THIS MORNING: Fresh measures to ease imports crisis could be on their way + The social safety net widens today
Good morning, wonderful people, and welcome to September. We hope those of you whose kids are not already back in school are able to enjoy what we think is effectively the last weekend of summer.
We have a busy news well and an absolutely packed What We’re Tracking Today for you, so read on, friends, and we’ll get to the weekend soon enough.
Oh, and before you do: A huge THANK YOU to all of you who have written in with kudos, comments and suggestions for Enterprise Climate. We’ll get back to each and every one of you in the coming days. Writing to you folks each day is the highlight of our professional career. 🙂
WATCH THIS SPACE #1- It looks like the IMF has just concluded its second bailout in four days: The IMF will today announce a preliminary agreement for an emergency loan to Sri Lanka, Reuters reported overnight, citing four sources it says are close to the talks. The sources didn’t disclose the size of the program. Sri Lanka is facing its worst economic crisis in over seven decades and in July defaulted on its debt for the first time in its history.
Are we next in line? We’re still ironing out the final details of our own IMF facility, which BNP Paribas is now predicting will be in the USD 3-5 bn ballpark and could be announced in September or October. We have the full rundown in this morning’s Economy section, below.
WATCH THIS SPACE #2- More measures to ease the import bottlenecks could be imminent: The Central Bank of Egypt could announce today or tomorrow its own measures to tackle the crisis in Egypt’s ports, where thousands of containers have been prevented from entering the country due to import restrictions introduced in March to address a shortage of foreign currency. This came from the head of the Customs Authority, El Shahat Ghatoury, who told Salet El Tahrir yesterday that the central bank could allow importers to pay open letters of guarantee in exchange for the immediate release of their shipments until they are able to retrieve a Form 4 to receive their letter of credit (L/C) (watch, runtime: 5:38). This would give them a grace period of six months, he added. This came a day after the Finance Ministry announced a raft of emergency measures to allow importers to clear shipments from the nation’s ports.
SPEAKING FOR ITSELF- Prime Minister Moustafa Madbouly is meeting daily with the new central bank governor, Hassan Abdalla, to discuss economic policy, cabinet said yesterday, without giving anything else away. Abdalla’s entry into the central bank two weeks ago has brought with it speculation about a possible policy u-turn on the currency and the bank’s Tarek Amer-era import rules. A firm consensus of Egypt-watchers now expect the EGP to fall against the USD in one way or another while a number of senior government officials have in recent days telegraphed a possible relaxation of import restrictions that have prevented many importers from accessing letters of credit.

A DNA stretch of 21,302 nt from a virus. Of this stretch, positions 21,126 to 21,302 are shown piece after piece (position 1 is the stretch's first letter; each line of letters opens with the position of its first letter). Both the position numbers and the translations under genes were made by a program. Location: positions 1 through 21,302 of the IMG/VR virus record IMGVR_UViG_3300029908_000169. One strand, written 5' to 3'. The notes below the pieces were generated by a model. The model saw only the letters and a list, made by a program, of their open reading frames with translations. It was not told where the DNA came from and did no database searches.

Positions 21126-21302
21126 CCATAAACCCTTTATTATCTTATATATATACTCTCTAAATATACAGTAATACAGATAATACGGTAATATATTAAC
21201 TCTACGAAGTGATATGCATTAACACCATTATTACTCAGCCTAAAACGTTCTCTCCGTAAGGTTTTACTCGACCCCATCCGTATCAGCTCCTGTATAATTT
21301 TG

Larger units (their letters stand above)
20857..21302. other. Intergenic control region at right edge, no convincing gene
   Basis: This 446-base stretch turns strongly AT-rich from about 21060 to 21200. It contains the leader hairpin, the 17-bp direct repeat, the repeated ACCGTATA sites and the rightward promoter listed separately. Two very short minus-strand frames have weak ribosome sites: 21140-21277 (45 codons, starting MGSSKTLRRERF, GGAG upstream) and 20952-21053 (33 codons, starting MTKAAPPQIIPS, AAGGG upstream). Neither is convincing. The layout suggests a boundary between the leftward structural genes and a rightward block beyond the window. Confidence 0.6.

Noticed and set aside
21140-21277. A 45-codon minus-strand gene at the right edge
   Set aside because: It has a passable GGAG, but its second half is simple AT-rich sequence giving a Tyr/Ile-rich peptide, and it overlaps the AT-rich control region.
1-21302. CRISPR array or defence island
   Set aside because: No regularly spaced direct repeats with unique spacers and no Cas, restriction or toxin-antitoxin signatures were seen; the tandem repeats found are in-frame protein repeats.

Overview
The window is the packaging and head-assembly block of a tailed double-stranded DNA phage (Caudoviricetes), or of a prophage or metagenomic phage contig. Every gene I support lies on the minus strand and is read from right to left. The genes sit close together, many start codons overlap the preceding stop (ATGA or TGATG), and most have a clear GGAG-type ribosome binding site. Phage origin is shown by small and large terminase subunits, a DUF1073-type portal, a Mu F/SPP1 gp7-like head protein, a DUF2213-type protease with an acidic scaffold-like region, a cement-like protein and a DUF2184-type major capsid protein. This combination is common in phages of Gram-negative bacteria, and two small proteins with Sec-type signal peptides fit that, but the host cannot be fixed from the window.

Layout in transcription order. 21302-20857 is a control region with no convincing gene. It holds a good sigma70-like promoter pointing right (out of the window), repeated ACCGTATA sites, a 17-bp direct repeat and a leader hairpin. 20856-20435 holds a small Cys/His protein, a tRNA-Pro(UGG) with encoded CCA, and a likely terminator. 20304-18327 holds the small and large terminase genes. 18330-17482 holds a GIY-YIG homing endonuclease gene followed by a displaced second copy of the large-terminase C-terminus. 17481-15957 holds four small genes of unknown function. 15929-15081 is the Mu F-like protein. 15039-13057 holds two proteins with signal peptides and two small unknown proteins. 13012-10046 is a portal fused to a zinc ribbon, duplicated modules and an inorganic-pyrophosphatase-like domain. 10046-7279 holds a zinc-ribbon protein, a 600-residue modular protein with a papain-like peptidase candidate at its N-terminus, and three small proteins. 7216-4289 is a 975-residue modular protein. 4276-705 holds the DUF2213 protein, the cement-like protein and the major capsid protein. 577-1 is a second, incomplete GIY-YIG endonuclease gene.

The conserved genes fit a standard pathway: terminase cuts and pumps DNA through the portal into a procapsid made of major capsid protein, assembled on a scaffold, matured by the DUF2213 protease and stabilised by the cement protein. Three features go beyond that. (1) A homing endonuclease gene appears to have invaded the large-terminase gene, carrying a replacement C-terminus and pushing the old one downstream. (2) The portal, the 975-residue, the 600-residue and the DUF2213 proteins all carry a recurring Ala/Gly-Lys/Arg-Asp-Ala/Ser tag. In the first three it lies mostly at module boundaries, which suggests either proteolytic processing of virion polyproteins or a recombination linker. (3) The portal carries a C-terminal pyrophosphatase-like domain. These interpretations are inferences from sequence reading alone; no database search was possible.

Just as we were about to dig out those Ever Given memes… A 252-meter-long Singapore-flagged oil tanker — Affinity V — was close to being renamed Ever Givem II yesterday after it ran aground in the Suez Canal and blocked traffic. Thankfully, the Suez Canal Authority and its fleet of tug boats managed to release the vessel after five hours, sparing us the ignominy of single-handedly halting global trade twice in two years. (AP | Reuters | Daily Mail)
How has 2022 been for your business? And how do you feel about what’s left of the year? Are you investing? Do you plan to hire new staff (or make cuts to your existing staff) now or in 2023? What’s the USD / EGP rate you expect to use for your 2023 budget? Where do you see your industry as a whole heading?
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WHAT’S HAPPENING TODAY-
The social safety net gets a bit wider today: Today another 900k families will be included in the Takaful and Karama program — and ration card holders will start to receive increased allowances for the next six months.
Rations are rising by more than we thought: Each one-family ration card will now see an EGP 300 increase in credit rather than EGP 100 as previously announced, state news agency MENA reported yesterday.
…and the gov’t will up its spend on bread subsidies: The government will Increase its allocations to the bread subsidy program by EGP 32 bn, bringing its total allocations to the program during the current fiscal year to EGP 87 bn. The measures come as the government steps up its support to vulnerable people in response to the surging cost of living.
M&A WATCH- We’re halfway through Expedition Investment’s mandatory tender offer for Domty and so far shareholders have so far agreed to sell 14.3% (40.46 mn) of their shares in the cheesemaker, Al Borsa reported yesterday. This accounts for nearly half of the shares eyed by Expedition, which is looking to acquire 34% of the company. Shareholders have until Wednesday, 14 September to make a decision.